Minor Characters is the story of two years in Joyce Johnson's life, when she met and fell in love with then-unknown Jack Kerouac (who would become famous, literally overnight, a few months later). A privileged and sheltered young woman, raised in the stiflingly proper environment of upper-West-Side New York, Johnson began to make bold forays into the Village as a teenager. There she met writers like Allen Ginsberg, who set her up on a blind date with Kerouac. (She paid. And then he moved in with her.) There was no map for women like Johnson in 1950s America, women who were trying to make their own lives on their own terms. "Those of us who flew out the door had no usable models for what we were doing," she writes in the foreword to the book's 1994 edition. "We did not want to be our mothers or our spinster schoolteachers or the hard-boiled career women depicted on the screen. And no one had taught us how to be women artists or writers. ... Naturally, we fell in love with men who were rebels... believing they would take us along on their journeys and adventures... Once we had found our male counterparts, we had too much blind faith to challenge the old male/female rules. We were very young and we were in over our heads. But we knew we had done something very brave, practically historic. We were the ones who had dared to leave home."
Not challenging the old male/female rules means, for Johnson's peers, making sometimes unbearable choices; though she survived her youth, others were not so lucky. William Burroughs's wife, Joan Vollmer Burroughs, died at the age of 28, shot by her husband in Mexico. Allen Ginsberg's lover, Elise Cowen, killed herself in 1962, also at the age of 28. Less dramatic but intensely difficult was the life of being a Beat woman, an equal only as long as the boys let you into their circle. ("Men are always disappearing on Carolyn into the attic, leaving her with the dishes," Johnson says of Carolyn Cassady.) Being sexually active in a time when unmarried women had no access to birth control meant that back-alley abortions were a fact of life. There's not a bitter or self-pitying sentence in this book, but it's more than clear that the cost of freedom is far higher for Johnson than it is for Kerouac. Johnson coolly juxtaposes her own abortion (which I read, appropriately enough, as HR-3 was clearing the House) with Kerouac's now-legendary solo stint at the Desolation Peak fire lookout. She doesn't comment on the irony; she doesn't have to. Her escort to the doctor she manages to find--after weeks of searching--is not Kerouac, but "a young man who had a weird hobby--taking girls to get abortions. He'd ask you if you wanted to recuperate after at his house on Fire Island. You were advised to say no."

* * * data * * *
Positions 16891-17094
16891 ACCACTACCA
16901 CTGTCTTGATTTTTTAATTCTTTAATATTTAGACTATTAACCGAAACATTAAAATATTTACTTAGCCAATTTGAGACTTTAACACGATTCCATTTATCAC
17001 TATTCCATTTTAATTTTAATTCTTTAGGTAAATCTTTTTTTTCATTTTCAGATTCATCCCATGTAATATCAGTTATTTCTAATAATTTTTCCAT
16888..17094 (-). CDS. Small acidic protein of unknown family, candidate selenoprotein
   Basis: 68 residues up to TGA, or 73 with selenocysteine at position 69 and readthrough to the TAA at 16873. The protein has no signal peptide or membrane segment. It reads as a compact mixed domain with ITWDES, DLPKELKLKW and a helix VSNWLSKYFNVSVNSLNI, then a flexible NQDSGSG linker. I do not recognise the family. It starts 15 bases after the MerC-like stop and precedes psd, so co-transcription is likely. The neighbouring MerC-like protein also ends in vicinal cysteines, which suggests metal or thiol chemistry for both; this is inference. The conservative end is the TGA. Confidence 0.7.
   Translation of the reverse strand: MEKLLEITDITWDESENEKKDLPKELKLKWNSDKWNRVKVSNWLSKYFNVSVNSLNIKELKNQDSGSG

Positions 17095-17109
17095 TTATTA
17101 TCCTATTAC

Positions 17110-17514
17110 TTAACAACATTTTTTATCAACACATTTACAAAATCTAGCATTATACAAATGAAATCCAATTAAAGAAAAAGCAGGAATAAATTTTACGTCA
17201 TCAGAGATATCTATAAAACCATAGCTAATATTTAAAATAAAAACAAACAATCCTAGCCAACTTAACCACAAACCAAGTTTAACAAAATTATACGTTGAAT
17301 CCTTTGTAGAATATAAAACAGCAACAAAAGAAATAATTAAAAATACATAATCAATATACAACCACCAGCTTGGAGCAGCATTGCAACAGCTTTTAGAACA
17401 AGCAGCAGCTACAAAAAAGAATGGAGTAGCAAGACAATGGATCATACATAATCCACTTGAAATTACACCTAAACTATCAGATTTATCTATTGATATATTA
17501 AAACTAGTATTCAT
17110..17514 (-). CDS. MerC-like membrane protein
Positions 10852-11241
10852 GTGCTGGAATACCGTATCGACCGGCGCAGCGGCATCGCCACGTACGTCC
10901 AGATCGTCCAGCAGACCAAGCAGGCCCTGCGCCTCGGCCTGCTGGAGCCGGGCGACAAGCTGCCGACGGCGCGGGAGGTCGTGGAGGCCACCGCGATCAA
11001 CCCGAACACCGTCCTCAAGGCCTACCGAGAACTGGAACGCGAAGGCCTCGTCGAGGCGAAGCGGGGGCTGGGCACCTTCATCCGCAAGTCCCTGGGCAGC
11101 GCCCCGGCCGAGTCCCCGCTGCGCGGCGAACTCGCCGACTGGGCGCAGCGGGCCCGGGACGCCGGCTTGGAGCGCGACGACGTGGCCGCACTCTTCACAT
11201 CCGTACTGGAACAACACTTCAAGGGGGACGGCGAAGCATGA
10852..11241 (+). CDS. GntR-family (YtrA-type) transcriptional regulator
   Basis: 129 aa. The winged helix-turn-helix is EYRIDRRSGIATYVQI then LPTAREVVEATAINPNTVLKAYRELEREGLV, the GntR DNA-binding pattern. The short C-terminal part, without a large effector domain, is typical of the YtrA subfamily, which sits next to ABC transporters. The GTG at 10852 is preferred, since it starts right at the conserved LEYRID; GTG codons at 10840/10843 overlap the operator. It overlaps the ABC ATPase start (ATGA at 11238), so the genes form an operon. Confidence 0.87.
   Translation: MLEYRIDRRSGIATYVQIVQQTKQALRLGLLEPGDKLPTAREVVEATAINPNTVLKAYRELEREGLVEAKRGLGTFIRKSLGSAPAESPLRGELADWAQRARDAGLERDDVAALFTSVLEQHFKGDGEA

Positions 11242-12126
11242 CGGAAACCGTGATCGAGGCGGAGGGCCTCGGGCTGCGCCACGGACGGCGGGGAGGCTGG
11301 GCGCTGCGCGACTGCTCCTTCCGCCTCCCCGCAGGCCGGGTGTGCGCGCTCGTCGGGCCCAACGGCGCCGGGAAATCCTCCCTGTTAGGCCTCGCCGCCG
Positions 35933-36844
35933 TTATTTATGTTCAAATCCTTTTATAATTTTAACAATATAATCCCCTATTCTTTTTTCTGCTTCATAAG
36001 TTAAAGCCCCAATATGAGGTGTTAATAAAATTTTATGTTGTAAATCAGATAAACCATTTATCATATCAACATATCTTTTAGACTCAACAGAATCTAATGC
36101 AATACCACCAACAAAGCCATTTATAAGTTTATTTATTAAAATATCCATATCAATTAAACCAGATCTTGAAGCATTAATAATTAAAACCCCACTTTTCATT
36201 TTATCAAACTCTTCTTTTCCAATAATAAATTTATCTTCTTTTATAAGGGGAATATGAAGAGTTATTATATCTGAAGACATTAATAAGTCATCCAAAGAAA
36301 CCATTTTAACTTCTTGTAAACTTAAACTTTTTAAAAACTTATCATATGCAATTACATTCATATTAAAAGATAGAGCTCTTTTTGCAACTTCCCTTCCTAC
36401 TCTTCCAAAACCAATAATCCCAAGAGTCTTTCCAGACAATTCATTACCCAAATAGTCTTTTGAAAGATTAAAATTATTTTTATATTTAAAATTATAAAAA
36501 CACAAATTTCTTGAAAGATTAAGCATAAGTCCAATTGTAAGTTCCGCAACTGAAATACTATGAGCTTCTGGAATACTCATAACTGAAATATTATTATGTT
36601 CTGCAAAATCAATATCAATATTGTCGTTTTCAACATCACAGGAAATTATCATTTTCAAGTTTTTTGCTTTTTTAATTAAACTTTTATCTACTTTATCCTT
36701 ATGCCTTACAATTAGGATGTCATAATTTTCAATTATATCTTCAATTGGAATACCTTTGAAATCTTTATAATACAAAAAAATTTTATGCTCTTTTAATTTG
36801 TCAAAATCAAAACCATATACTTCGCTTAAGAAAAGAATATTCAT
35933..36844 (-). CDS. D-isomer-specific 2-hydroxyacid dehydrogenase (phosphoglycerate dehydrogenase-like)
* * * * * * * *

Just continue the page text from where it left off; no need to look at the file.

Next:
Amidst the seriousness, there are moments of very real humor. Johnson writes of her job as an assistant to a literary agent: "My office identity seemed as precarious as my hair style. Someday they would find me out. I had broken the law, I had slept with men, I had contempt for the books the MCA literary Agency was attempting to sell to publishers. The lives of my superiors seemed desiccated rather than enviable. Only the publication of my novel would transform my existence into what I wanted it to be." (Later, she writes, "Someday the publishers who would not have me as a secretary would have me as a writer." Here's to that, indeed.) Every sentence in this book shines, whether she's relating a funny anecdote about Allen Ginsberg or laying bare the fraught atmosphere of the house she grew up in. Her insight into the men she chose to spend her youth with, her dispassionate observations of their flaws--and her sweetly sad reminiscences of their charms--are beautifully rendered.
There are books that are lovely, books that are well-written, books that are incisive portraits of the time and place they describe, and Minor Characters is all of those things. But it's also a book that hit me full force in the gut, the kind of book that showed me so much of my own life in stark relief, perfectly rendered across miles and generations by a total stranger. And though many things have changed since Johnson's perilous journey out of her parents' house into the rebellious world of the Beats, many more things haven't. For anyone who has ever tried to inhabit simultaneously the identities of "artist" and "female," this book is like the cool, collected older lady you sometimes are lucky enough to meet at parties, the lady with all the secrets, the lady who knows the stories of your own life before you tell them. Johnson movingly portrays Jack Kerouac as a brilliant person who is both real and lovable. But more than anything, this book is about falling in love with someone who is no more talented than you are but for whom the world will open up in a way it will never open up for you; because the world will always see you as a woman first and an artist second. And that, I can tell you, is something that hasn't changed at all.